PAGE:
With the winter months fast approaching, we have been getting a number of questions from readers who want to make sure their worms bin is ready.
- “Can my worms survive outside through the winter?”
- “How cold is too cold for my worms?”
- “How can I insulate my worm bin from extreme cold?”
Well readers, it’s your lucky day! In this blog post, we will answer all these questions and teach you 3 easy ways to insulate your worm bin to help your worm colony to survive the winter. You won’t need a special suit for this insulation job!
This will ensure your worms are processing waste materials through the entire cold season, and will produce an ample supply of worm castings for you to use as soon as springtime rolls around. There is nothing worse than heading out to harvest your worm castings in the spring, only to find out that you need to replace your worms who all died months ago!
“Can my worms survive outside through the winter?”
When the cold winter months roll around, the best place for your worm bin is inside of the house. However, based on your living arrangements, this might not be possible. Many of our readers live in apartments with no-animal rules, or do not feel comfortable sharing their living space with hundreds, or even thousands, of worms.
If you find yourself in a similar situation, it is natural to wonder about the safety of your worms when they are left out in the cold. There is no short answer to this question. The safety of your worms really depends on a couple of variables.
- How cold do temperatures get where you live?
- Is your worm bin inside of a structure like a garage or a shed?
- And last but not least, how much assistance are you willing to give your worms during this winter period?
“How cold is too cold for my worms?”
When people ask me about the prefered temperature range for their red wiggler worms, I ask them to think about the temperature range that they personally feel most comfortable in. Just like humans, red wigglers generally prefer temperatures in the 60-80 degree range. If you stand next to your worm bin and notice that you feel hot, it is likely that your worms feel hot as well. If you stand next to your bin and you feel a little chilly, your worms are feeling cold as well.
Now, that doesn’t mean that your worms can only survive in the 60-80 degree range. That just happens to be the temperatures in which your worm colony will do the best work. Your worms will be moving at maximum capacity while they process your waste materials into “black gold” worm castings.
When the temperature drops down below 60 degrees fahrenheit, your worms will keep on living and processing waste material, but at a much slower rate. Think of it like your refrigerator: lower temperatures make for slower decomposition.
When temperatures sink below 40 degrees, however, your worms will stop working and will begin to die off. Your goal for the winter is to keep your worm bin warmer than 40 degrees at all times. You can use a worm composting thermometer to take readings from different sections of your worm bin and ensure that the temperatures in the bin never get down to dangerous levels.
“How can I insulate my worm bin from extreme cold?”
There are a number of easy changes that you can make to your worm bin in order to help your worm colony survive the winter.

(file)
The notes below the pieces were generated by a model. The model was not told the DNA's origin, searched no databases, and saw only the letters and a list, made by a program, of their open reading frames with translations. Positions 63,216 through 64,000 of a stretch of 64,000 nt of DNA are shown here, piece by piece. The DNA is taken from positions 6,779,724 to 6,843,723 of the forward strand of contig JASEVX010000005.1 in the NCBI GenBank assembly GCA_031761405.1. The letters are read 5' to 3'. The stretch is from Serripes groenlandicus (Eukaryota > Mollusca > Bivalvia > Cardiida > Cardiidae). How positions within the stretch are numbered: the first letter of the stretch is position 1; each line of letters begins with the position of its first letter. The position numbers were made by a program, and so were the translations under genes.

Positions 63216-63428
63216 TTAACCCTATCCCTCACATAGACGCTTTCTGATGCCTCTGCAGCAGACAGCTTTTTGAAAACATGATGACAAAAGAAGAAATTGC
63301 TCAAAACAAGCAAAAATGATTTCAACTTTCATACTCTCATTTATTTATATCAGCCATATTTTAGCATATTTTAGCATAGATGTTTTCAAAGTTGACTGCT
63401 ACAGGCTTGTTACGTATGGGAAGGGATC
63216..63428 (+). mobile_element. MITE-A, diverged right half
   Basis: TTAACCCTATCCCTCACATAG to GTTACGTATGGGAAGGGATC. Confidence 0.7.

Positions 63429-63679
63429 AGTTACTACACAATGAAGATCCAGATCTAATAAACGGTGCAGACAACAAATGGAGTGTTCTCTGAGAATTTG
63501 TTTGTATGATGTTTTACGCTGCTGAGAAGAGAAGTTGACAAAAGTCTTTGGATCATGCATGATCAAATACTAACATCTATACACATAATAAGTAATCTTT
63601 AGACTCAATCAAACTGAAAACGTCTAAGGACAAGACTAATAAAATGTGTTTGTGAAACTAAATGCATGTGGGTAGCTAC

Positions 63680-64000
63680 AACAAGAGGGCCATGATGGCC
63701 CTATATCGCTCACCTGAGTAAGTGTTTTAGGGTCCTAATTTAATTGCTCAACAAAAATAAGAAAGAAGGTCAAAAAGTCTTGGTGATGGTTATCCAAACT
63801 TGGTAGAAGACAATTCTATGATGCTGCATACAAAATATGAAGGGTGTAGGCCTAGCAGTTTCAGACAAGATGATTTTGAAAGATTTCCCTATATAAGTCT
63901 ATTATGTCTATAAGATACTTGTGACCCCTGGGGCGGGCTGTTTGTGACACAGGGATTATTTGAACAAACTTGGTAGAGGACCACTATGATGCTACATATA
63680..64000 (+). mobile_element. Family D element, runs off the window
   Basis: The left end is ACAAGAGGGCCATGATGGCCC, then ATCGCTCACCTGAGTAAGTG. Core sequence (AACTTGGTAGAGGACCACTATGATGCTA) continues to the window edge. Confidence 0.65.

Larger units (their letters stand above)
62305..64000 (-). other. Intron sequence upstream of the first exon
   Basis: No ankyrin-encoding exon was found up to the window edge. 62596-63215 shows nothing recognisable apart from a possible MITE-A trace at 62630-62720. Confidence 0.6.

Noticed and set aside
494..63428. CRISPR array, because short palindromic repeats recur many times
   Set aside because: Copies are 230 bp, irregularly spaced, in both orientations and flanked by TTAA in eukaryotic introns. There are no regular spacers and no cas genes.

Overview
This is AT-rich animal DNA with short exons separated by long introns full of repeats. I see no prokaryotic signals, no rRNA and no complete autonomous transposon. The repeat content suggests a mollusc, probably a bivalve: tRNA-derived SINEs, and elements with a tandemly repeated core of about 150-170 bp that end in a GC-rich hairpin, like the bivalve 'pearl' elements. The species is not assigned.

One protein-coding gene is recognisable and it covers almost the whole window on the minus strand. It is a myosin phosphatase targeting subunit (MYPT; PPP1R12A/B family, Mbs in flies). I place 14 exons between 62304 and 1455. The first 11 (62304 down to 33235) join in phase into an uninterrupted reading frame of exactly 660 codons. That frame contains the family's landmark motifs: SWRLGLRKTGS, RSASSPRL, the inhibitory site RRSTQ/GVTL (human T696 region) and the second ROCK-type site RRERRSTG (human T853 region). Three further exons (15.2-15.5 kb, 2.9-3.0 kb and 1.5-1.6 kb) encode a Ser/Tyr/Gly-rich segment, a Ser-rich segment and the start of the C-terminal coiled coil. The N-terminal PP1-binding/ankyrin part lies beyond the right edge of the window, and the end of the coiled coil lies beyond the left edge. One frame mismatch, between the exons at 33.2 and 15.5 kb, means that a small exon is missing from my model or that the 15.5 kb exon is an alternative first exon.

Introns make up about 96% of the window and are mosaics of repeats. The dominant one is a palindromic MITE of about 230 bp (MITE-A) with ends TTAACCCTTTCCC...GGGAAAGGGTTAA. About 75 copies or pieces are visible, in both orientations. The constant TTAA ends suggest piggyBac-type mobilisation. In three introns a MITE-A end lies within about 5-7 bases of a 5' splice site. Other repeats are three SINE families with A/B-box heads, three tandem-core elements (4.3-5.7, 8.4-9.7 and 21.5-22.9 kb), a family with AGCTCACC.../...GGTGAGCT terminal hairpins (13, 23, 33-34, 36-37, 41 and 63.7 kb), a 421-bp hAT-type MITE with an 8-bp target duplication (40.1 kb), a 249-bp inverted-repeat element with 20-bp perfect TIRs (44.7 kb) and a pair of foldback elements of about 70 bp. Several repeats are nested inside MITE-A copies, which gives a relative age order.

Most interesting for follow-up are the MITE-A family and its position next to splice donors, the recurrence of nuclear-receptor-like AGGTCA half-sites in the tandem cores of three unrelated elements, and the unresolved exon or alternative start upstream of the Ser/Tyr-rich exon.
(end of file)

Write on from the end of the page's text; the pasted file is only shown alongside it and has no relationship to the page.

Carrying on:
- Provide your worms with shelter. The easiest change you could make to help increase the temperatures in your bin is to provide your worms with some sort of shelter from the elements. This shelter can take many forms. If you are lucky enough to have shed or garage access, you can move your worm bin there. Even if you do not have access to a structure like a garage or a shed, you can place your worms behind a barrier such as a fence or a large hedge. By protecting your worms from the wind, you slow down the rate at which the temperature fluctuates, keeping your bin within a more moderate temperature range. And if your bin came with a lid, put it on! Every little bit of shelter can make a huge difference to your worms!
- Place an insulating layer on top of the bedding. A layer of presoaked newspaper can work wonders on your bin’s temperature! Make sure to soak the paper prior to adding it. Place a few layers of dry newspaper on top to absorb any excess moisture. The wet layer creates a thermal barrier which slows the transfer of heat out of your worm bin. You can also use a coconut coir mat or burlap bags for this purpose.
- Insulate the sides of your worm bin. Much like the top of your bin, the sides of your worm bin need to be insulated with some sort of thermal barrier. I have seen many creative methods that worm farmers have used to insulate their bins. You can stack objects like hay bales around your bin for an easy fix. If you really want to get professional with it, you can attach blue board insulation foam, cut to fit. You can even dig a hole for your worm bin and insulate it with the surrounding earth for a more sustainable solution!
Now that you have insulated your worm bin to the best of your ability, you may be wondering what else you can do to help your worm workers survive. In another post on our site, we covered 5 easy steps to prepare your worms for winter.
The only thing you can really do now is monitor the temperatures in your worm bin, and help to heat it up when necessary. Using a worm composting thermometer, you can regularly check the temperature in your bin and see when it is getting dangerously cold.
When the temperature approaches 40 degrees, you can add leaves and yard clippings to your bin. These will let off heat as they decompose, giving your worms the extra boost in temperature they need to get through the particularly rough patches of winter.
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Have you insulated your worm bin some other way? Let us know how in the comments section below!
Article by Bob Kenney